Faculty

Jo C. Phelan

Jo C. Phelan

UNI: 
jcp13
admin
Jo
Phelan
Associate Professor
Phone: 
+1 212 305 0406
Department: 
Sociomedical Sciences, Mailman School of Public Health
Office Hours: 
By appointment
Areas of Interest: 
Social Stigma, Conceptions of Mental Illness, Social Inequalities in Health and Mortality
Education: 

Ph.D., SUNY (Stony Brook), 1991

Biographical Note: 

Professor Phelan has addressed inequalities in physical and mental health; particularly those based on socioeconomic status, gender, and stigmatized statuses such as homelessness and mental illness. Her work locates the creation and perpetuation of inequalities in the interplay between social structural, cultural and social psychological processes. Phelan's contributions include calling attention to the biases introduced by the 'point-prevalence' method of estimating the homeless population’s size and characteristics and, in an analysis published in the American Sociological Review, exploring the well established and longstanding association between level of formal education and political liberalism and tolerance. In that work, she provided empirical evidence to critique the dominant theory that education increases tolerance through a process of fundamental personality change, providing support for "socialization" theory-based explanations, in which educational institutions shape attitudes to conform to the prevailing "official" or "ideal" culture. Her work illuminates how education and, by extension, social environments in general, shape political attitudes—which is relevant not just to the issue of homelessness but more broadly to other social inequalities, including those based on socioeconomic status, race, ethnicity and gender.

Phelan's current work focuses on 1) stigma and mental illness, 2) social consequences of the genetics revolution, and (with Bruce Link) 3) socioeconomic status as a "fundamental cause" of inequalities in mortality. Phelan’s scholarship (with Link) on attitudes toward mental illness, published in the Annual Review of Sociology, analyzes stigma as a process encompassing prejudice and discrimination, and fundamentally based in socially-structured power hierarchies. Her use of advances in understanding stigma and mental illness to inform our understanding of the social psychological aspects of other socially significant inequalities, including those based on race, ethnicity, gender and sexual orientation, has made Phelan internationally recognized as one of the leading scholars in the area of mental-illness stigma. Phelan is also one of the few scholars to explore the sociological implications of the Human Genome Project. Her NIH-funded program of research exploring the impact of the genetics revolution on the stigma attached to serious mental illnesses has found that genetic attributions increased the perceived seriousness and persistence of mental illness as well as the belief a mentally-ill individual’s siblings and children are likely to develop the same problem, suggesting that the Human Genome Project does bear with it the possibility of spreading stigma to biological relatives of stigmatized individuals. Phelan’s new NIH-funded study explores the information and ideas that the media are disseminating to the public and analyzes public understanding and response to that information, expanding her work to other stigmatized statuses that are also very likely to be influenced by changing knowledge and beliefs about genetics, such as obesity, cancers and minority racial status. The third area of Phelan’s work, supported by a prestigious Investigator Award from the Robert Wood Johnson Foundation, is her widely cited collaborative research (with Link) on fundamental causes of mortality, which has both conceptualized the paths through which socioeconomic inequality creates mortality differentials and developed a body of supporting empirical work to substantiate their arguments.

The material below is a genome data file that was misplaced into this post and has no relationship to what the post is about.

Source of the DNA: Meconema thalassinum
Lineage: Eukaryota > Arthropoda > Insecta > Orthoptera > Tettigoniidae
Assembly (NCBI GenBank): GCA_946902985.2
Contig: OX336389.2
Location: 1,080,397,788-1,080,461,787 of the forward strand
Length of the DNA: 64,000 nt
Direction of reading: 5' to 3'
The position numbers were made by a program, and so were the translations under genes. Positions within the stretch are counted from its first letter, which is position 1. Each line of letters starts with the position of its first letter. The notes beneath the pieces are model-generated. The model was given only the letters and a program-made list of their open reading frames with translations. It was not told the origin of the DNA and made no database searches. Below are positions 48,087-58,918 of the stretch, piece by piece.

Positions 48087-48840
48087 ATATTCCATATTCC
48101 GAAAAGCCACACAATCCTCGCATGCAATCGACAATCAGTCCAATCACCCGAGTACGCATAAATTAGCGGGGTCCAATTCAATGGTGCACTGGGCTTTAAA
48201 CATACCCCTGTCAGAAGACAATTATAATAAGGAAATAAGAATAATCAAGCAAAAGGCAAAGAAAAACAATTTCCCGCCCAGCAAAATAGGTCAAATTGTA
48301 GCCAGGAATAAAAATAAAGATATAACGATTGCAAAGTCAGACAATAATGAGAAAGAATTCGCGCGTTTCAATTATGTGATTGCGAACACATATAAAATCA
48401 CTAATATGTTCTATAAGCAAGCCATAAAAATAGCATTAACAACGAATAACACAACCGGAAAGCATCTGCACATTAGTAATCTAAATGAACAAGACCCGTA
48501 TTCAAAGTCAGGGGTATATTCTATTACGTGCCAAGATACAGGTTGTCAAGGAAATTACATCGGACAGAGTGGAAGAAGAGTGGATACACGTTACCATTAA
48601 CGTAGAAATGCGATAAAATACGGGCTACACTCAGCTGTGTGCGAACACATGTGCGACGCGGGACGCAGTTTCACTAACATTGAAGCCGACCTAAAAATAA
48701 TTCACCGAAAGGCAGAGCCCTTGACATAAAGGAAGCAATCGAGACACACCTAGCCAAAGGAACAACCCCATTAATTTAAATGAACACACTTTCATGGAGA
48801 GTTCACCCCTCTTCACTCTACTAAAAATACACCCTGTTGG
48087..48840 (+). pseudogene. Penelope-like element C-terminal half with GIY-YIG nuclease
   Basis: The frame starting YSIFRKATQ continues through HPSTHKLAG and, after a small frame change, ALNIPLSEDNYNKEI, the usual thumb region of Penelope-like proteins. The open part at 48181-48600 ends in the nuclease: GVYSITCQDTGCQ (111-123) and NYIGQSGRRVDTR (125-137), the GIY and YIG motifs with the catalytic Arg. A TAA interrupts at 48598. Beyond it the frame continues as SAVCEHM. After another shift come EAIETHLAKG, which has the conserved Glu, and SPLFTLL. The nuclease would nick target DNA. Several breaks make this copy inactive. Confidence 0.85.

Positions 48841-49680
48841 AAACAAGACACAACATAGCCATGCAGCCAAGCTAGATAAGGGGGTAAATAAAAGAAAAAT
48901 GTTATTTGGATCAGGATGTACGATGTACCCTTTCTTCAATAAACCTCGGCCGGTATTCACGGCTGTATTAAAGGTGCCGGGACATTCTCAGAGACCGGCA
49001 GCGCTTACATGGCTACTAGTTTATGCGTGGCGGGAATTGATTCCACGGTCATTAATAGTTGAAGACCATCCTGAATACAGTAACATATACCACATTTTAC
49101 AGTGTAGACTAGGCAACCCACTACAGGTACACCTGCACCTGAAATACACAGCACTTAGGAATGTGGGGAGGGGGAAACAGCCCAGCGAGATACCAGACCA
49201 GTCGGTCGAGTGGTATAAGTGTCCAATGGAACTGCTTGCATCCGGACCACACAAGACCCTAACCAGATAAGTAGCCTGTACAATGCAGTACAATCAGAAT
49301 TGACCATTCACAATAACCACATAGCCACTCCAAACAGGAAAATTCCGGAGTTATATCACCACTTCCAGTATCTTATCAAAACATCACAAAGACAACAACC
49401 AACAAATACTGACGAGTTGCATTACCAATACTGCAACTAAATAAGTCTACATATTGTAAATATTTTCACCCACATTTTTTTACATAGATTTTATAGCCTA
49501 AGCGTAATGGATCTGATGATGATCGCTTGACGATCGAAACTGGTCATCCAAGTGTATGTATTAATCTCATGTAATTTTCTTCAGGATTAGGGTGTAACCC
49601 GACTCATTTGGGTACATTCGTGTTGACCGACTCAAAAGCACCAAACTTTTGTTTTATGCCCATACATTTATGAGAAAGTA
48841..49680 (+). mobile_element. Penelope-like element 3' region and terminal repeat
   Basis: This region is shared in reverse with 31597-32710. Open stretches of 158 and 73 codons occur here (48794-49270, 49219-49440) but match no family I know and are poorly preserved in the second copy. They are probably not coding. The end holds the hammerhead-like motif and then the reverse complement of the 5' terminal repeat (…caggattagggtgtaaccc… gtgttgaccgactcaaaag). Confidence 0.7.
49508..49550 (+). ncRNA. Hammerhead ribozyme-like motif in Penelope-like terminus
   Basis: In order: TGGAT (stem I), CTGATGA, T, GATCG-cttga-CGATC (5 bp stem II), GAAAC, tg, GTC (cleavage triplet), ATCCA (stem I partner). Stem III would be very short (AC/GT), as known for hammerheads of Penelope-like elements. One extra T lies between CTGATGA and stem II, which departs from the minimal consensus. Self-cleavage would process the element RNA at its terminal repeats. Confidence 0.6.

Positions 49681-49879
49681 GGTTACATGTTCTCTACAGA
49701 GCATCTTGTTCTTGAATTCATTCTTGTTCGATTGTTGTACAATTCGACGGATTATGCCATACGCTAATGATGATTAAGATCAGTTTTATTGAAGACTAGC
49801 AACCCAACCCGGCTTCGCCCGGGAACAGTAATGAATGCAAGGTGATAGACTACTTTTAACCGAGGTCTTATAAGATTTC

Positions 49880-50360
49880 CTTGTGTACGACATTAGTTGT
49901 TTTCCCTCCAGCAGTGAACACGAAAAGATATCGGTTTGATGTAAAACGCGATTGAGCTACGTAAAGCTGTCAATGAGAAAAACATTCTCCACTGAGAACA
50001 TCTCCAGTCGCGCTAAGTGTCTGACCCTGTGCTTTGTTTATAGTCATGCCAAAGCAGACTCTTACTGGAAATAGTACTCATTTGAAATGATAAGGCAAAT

Phelan's future work on the potential impact of the genetics revolution, social conditions as fundamental causes of inequalities in mortality, and stigma includes two specific projects already underway. With support from NIMH, her study on public understandings of 'genetic risk' combines qualitative and quantitative methods and a well-developed body of theory (expectation states theory) to explore in greater depth how people understand genetic risk and how accurate information about risk can best be communicated to people. Second, she and Link will continue their work on the mechanisms through which socioeconomic inequality creates mortality differentials, exploring the proposition that one key element of this relation is that advances in knowledge about the prevention and/or treatment of the disease create mortality advantage for high-SES individuals.

Amy Stuart Wells

Amy Stuart Wells

UNI: 
asw86
admin
Amy
Wells
Professor
Phone: 
+1 212 678 4042
Campus Phone: 
TC 4042
Department: 
Teachers College
Office Hours: 
By appointment
Areas of Interest: 
Educational Policy, Race and Education, Charter Schools, School Desegregation, School Choice Policy
Education: 

Ph.D., Columbia, 1991

Biographical Note: